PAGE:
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The politics of the search of Mar-a-Lago


The FBI search of former President Donald Trump's Florida home was unprecedented. And as you might expect, it is stirring up a political firestorm. After the search last night, Trump called in to a rally for Sarah Palin, the former Alaska governor who's now running for Congress.


DONALD TRUMP: Another day in paradise. This was a strange day. You probably all read about it.

SUMMERS: Well, I certainly did. And to help us all make sense of the politics of that search and what it could mean, NPR's senior political editor and correspondent Domenico Montanaro is here. Hey, Domenico.


SUMMERS: So searching the home of a president or a former president - it's a pretty big deal.

MONTANARO: Yeah. I mean, it's an extraordinary step by the Justice Department. And there will likely have to be some further explanation of what the FBI was looking for or seized. And we know very little about that. You know, the Trump family says it was about documents for the National Archives, but we don't know that for sure. Or if there was more that they were looking for, we haven't seen the warrant.

And you'd think it's pretty serious that there would be a compelling reason for a judge to authorize this kind of a warrant. But we don't know and, you know - though that's not stopping Republicans from jumping to conclusions. They're accusing the Justice Department of playing politics here. You know - and yes, this is unprecedented, but so is Trump. We've never seen a president do what he's done or tried to do with power.

SUMMERS: Former President Trump is the subject of multiple investigations, both at the federal and at the state levels, and yet he is still heavily signaling that he will run again for president in 2024. What could all of this mean for his political future?

MONTANARO: Well, first, like with most things Trump, it's firing up the bases of both parties. Democrats are glad that Trump, in their view, is finally getting what he deserves, but Republicans overwhelmingly rallying around Trump at a time when Democrats have had some momentum recently. And Republicans think this could motivate their voters. For example, there are primary elections today. And in Wisconsin, a Trump-backed candidate for governor, Tim Michels, was using this to try and get out the vote. Here's what he told reporters.


TIM MICHELS: It's scary to wake up this morning and see that the government has raided the house of the former president. If they can do it to the former president, they can do it to anybody, and that is very concerning. What can you do about it today? Today you can go vote and let your voice be heard.

MONTANARO: Trump has built his political brand off of grievance and his own victimhood. It helps him motivate voters, helps him raise money. And Republican strategists expect him to do the same with this. They think it'll actually boost him just when his once-ironclad grip on the Republican Party had appeared to be loosening after that first round of January 6 committee hearings.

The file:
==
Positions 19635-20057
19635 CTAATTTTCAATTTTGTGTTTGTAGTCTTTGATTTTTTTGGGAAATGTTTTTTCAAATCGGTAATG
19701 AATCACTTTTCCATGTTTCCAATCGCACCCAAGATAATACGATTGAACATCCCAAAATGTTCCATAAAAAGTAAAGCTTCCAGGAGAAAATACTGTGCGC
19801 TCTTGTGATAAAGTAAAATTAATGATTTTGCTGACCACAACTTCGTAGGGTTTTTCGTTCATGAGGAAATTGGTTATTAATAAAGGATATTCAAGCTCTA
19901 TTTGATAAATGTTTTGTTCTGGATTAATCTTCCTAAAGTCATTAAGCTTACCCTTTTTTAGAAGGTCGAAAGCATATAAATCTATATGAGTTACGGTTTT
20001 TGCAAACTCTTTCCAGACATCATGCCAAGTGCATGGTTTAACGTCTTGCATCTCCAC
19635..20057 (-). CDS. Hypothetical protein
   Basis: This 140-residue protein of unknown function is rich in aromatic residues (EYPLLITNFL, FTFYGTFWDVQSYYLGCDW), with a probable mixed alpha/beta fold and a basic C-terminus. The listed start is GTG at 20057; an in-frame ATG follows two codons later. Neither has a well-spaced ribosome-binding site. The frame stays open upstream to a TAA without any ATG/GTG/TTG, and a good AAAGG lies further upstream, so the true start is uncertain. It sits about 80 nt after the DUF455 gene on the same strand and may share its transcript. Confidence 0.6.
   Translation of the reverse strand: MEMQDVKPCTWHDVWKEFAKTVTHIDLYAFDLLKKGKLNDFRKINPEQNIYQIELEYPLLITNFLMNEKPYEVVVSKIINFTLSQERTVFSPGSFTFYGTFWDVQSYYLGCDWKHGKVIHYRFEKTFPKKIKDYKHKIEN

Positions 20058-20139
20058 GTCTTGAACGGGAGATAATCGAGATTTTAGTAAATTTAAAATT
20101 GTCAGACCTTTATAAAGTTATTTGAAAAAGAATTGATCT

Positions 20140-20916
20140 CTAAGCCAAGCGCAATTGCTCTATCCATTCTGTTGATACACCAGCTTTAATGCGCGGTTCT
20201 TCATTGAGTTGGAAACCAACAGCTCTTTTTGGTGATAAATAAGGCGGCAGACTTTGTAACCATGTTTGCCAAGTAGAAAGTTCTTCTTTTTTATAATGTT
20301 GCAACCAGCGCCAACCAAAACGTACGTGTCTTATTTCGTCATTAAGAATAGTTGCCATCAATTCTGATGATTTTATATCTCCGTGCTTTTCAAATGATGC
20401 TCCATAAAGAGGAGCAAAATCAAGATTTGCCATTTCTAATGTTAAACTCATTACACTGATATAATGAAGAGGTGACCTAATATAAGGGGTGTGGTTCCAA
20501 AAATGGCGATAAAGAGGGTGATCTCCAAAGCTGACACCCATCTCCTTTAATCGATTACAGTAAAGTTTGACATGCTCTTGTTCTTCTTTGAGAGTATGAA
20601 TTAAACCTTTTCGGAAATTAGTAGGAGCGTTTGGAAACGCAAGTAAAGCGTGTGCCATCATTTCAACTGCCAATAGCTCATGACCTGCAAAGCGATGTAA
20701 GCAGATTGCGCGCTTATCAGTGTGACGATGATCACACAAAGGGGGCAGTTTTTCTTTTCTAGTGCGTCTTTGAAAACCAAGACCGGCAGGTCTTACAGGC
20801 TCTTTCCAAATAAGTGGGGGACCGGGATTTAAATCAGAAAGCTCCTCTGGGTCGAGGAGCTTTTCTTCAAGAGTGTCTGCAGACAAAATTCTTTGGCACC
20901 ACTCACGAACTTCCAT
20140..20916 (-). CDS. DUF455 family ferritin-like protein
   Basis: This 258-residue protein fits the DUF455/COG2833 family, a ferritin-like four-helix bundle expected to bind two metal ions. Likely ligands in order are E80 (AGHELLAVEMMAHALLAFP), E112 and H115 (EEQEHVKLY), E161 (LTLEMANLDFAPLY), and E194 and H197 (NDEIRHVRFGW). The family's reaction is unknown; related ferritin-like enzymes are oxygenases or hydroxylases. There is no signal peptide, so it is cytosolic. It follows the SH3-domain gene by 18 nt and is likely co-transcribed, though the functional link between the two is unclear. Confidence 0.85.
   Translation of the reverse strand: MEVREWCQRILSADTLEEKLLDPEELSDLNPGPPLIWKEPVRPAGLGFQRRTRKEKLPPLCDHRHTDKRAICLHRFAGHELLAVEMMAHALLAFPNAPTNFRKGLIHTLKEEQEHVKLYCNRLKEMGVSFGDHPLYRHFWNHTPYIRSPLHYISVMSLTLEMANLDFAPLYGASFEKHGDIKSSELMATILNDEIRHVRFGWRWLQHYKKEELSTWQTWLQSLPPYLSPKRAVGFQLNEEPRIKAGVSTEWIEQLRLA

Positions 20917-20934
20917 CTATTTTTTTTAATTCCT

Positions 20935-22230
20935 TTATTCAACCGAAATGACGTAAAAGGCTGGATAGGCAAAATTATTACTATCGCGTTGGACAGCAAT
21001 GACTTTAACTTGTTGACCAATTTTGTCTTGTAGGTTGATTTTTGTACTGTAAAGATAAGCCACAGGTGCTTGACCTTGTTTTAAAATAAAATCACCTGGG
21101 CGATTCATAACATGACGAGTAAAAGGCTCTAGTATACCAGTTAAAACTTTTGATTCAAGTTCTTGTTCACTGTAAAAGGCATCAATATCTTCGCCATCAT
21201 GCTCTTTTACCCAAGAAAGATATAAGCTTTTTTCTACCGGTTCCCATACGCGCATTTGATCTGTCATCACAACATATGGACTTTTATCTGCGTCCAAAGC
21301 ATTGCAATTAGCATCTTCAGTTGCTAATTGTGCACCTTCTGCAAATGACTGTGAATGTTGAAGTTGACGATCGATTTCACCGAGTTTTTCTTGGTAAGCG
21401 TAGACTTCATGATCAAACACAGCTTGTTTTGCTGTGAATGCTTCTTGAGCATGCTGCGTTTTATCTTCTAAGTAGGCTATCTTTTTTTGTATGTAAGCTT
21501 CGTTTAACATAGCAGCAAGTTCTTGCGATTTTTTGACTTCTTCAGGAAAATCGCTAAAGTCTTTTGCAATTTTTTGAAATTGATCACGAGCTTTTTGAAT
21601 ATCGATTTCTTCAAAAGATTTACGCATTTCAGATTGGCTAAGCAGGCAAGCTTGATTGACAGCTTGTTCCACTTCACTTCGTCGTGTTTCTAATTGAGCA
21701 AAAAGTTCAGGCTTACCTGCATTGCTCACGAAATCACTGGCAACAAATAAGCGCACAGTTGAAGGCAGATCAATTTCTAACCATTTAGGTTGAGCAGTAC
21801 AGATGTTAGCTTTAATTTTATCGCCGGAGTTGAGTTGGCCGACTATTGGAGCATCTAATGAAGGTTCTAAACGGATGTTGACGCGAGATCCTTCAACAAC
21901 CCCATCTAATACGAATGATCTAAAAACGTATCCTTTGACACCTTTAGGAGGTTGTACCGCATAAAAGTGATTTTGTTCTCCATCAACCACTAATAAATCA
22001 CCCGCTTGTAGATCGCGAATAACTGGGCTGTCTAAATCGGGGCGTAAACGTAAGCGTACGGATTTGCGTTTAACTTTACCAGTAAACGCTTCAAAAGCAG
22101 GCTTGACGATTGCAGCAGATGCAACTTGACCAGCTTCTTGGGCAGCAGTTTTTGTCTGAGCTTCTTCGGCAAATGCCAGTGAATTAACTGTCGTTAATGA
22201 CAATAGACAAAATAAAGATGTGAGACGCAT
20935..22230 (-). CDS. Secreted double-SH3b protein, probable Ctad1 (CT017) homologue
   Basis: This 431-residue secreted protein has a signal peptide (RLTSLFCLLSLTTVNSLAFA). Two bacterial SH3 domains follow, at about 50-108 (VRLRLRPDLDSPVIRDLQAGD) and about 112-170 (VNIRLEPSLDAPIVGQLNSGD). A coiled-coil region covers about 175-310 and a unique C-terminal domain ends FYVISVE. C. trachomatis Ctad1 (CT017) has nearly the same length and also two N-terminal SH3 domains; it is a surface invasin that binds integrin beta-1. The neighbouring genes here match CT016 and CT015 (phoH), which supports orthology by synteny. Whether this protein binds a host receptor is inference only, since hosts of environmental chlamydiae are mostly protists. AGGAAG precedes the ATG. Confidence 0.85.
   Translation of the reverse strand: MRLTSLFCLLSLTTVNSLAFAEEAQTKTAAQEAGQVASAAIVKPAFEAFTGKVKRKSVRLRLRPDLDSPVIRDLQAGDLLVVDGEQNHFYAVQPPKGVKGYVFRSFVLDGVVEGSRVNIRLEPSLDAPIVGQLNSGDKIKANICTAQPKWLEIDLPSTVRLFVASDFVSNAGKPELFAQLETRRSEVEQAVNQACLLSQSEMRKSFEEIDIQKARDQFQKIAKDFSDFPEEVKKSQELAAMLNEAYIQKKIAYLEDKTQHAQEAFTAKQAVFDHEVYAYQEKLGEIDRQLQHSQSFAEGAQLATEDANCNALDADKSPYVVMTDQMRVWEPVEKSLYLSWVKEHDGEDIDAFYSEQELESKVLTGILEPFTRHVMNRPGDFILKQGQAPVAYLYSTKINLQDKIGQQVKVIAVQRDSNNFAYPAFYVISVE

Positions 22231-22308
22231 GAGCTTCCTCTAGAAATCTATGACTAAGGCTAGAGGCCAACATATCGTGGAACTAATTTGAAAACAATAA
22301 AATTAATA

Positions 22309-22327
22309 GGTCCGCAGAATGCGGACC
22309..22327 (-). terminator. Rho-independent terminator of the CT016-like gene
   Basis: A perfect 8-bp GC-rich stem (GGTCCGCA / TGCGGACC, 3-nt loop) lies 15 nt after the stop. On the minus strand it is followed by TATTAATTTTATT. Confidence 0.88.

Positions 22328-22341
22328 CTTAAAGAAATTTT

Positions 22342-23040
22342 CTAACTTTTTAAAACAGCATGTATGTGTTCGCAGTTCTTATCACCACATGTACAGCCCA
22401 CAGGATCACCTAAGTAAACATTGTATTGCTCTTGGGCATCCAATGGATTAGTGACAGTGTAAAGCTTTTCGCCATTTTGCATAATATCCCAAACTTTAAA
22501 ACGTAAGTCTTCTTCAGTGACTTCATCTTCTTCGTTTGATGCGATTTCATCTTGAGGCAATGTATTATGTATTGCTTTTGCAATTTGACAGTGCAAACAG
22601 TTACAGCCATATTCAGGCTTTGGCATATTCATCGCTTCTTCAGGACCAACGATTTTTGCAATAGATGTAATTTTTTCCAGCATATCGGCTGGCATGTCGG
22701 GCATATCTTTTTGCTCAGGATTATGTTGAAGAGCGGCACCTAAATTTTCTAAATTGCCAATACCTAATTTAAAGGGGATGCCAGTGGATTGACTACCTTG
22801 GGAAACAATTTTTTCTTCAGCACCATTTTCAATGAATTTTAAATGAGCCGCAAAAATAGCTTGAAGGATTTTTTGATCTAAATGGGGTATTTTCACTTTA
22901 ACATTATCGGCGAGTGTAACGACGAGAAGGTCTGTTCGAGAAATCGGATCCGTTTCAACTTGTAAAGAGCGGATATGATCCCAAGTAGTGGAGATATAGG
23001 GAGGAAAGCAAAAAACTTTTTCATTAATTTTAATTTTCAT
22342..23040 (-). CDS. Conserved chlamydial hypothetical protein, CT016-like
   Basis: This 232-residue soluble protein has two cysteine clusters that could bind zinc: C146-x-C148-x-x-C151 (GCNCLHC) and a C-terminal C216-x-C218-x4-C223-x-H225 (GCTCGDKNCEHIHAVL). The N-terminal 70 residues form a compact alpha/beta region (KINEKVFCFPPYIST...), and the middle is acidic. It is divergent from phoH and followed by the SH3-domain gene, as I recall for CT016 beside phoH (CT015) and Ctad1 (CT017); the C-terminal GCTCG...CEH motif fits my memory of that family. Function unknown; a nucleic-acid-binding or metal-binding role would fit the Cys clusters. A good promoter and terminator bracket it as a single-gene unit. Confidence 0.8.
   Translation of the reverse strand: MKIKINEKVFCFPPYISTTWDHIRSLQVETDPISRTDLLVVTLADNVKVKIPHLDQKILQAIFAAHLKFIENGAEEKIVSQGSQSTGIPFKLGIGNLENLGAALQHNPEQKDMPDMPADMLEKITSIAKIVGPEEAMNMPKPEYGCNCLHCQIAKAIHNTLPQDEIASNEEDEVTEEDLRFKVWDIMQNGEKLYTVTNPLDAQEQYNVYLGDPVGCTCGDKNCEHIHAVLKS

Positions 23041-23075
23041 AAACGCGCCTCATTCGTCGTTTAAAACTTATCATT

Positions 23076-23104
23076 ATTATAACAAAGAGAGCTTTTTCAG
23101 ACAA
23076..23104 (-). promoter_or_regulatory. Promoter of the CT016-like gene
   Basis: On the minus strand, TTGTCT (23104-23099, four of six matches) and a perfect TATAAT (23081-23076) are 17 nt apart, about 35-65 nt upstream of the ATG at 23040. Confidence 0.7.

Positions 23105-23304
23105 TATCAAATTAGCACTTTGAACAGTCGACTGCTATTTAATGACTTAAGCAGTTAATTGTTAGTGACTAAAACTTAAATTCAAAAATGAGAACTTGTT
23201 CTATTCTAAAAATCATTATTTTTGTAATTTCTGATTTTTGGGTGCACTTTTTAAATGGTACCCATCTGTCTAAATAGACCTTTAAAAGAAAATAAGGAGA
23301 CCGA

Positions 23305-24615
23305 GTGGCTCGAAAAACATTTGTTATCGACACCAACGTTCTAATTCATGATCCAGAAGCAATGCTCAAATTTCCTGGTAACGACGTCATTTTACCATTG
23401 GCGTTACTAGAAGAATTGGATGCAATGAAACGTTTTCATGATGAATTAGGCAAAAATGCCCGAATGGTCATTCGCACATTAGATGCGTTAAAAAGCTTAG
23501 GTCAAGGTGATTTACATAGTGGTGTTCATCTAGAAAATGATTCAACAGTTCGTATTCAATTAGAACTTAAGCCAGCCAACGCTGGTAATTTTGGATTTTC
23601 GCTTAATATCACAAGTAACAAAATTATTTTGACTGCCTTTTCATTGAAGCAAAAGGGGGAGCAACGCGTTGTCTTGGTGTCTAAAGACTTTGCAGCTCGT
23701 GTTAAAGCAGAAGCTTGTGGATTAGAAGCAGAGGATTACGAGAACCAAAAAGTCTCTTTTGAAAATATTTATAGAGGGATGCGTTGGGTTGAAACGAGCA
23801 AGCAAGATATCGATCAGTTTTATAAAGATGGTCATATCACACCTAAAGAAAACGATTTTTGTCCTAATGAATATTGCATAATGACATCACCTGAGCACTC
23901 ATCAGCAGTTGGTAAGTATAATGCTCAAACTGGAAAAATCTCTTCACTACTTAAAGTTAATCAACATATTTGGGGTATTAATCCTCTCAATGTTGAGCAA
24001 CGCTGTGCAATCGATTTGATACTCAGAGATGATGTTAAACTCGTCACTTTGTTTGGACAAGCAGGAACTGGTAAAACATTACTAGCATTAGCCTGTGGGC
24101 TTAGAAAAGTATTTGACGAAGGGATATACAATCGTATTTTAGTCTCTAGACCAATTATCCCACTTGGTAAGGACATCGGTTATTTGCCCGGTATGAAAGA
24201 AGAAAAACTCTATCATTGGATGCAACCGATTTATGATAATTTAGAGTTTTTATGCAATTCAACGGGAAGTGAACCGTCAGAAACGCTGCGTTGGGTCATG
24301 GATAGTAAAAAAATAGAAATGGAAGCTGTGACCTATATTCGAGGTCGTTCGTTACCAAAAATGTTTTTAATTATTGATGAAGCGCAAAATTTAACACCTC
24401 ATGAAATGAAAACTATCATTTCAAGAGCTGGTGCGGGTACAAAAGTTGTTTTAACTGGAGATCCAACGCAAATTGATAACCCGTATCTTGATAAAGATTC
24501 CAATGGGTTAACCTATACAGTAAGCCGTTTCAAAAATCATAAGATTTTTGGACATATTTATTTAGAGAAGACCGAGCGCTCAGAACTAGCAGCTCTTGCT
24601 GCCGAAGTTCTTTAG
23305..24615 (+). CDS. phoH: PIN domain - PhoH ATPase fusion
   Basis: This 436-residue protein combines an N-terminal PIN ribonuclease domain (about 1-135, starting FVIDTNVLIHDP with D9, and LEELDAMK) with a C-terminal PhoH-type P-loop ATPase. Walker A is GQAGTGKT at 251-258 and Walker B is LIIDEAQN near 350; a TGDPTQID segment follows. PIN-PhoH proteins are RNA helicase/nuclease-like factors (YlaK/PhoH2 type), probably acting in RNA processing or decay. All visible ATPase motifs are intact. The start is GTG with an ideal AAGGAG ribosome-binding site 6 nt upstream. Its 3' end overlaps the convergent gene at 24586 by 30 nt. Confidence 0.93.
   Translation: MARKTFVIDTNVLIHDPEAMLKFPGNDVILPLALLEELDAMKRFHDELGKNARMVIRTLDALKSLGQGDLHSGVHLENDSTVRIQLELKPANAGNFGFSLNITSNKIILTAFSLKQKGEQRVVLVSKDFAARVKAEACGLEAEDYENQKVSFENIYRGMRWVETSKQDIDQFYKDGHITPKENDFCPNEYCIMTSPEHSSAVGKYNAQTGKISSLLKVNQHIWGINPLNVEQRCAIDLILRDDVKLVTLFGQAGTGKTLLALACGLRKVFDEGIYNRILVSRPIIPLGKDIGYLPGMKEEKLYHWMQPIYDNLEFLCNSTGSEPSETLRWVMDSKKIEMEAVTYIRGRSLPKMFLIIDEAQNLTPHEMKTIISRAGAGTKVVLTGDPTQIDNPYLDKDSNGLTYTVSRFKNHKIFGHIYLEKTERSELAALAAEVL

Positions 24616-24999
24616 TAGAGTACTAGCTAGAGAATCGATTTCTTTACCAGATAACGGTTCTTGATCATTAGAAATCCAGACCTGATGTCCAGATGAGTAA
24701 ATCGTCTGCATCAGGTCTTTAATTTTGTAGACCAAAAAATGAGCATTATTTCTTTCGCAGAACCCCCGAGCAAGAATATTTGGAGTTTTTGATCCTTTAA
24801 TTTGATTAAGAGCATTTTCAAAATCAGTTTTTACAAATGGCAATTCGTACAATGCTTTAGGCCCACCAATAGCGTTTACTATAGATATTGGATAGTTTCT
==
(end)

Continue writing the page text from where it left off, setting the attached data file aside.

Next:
SUMMERS: OK. So their view is that Trump could actually benefit from this. But is there a chance that this could actually wind up hurting him?

MONTANARO: You know, I think it's really going to depend on what the FBI was looking for or got out of this search because, frankly, Trump has had a string of bad news lately - court losses, more investigations, his image being dented by that January 6 committee. So it's possible, when all the dust settles on this, that Republican base voters will think that Trump is just too much of a risk. And that's in addition to the fact that if he were to win the presidency in 2024, he'd be 78 years old, politically weaker than a first-term president because he'd only be able to serve one more term.

SUMMERS: We've already heard a great deal of reaction from elected officials. House Minority Leader Kevin McCarthy wants to investigate the Justice Department's moves here. What do you make of the response among Republican electeds?

MONTANARO: Well, really just shows how much Republican elected officials don't want to upset Trump's base despite any potential wrongdoing. Now, not every Republican is jumping to rally around Trump. Kentucky Senator Mitch McConnell, for example, put out a statement tonight saying that the country deserves a thorough and immediate explanation of what led to the search, and he said that Attorney General Garland should already have provided answers and is calling on him to do so immediately. That's in line with other more moderate Republicans, like Maryland Governor Larry Hogan.

Now, the House is a different story. With Republicans there, it's all MAGA all the time. And you can bet that if they do take over the House this fall, they're going to launch investigation after investigation into the Biden administration, whether it's about this raid, Hunter Biden's laptop or anything else. But the Republican reaction overall shows once again they're more faithful to Trump than to key U.S. institutions that are vital to democracy.

SUMMERS: NPR's Domenico Montanaro. Thank you.

MONTANARO: You're welcome. Transcript provided by NPR, Copyright NPR.

NPR transcripts are created on a rush deadline by an NPR contractor. This text may not be in its final form and may be updated or revised in the future. Accuracy and availability may vary. The authoritative record of NPR’s programming is the audio record.

Domenico Montanaro is NPR's senior political editor/correspondent. Based in Washington, D.C., his work appears on air and online delivering analysis of the political climate in Washington and campaigns. He also helps edit political coverage.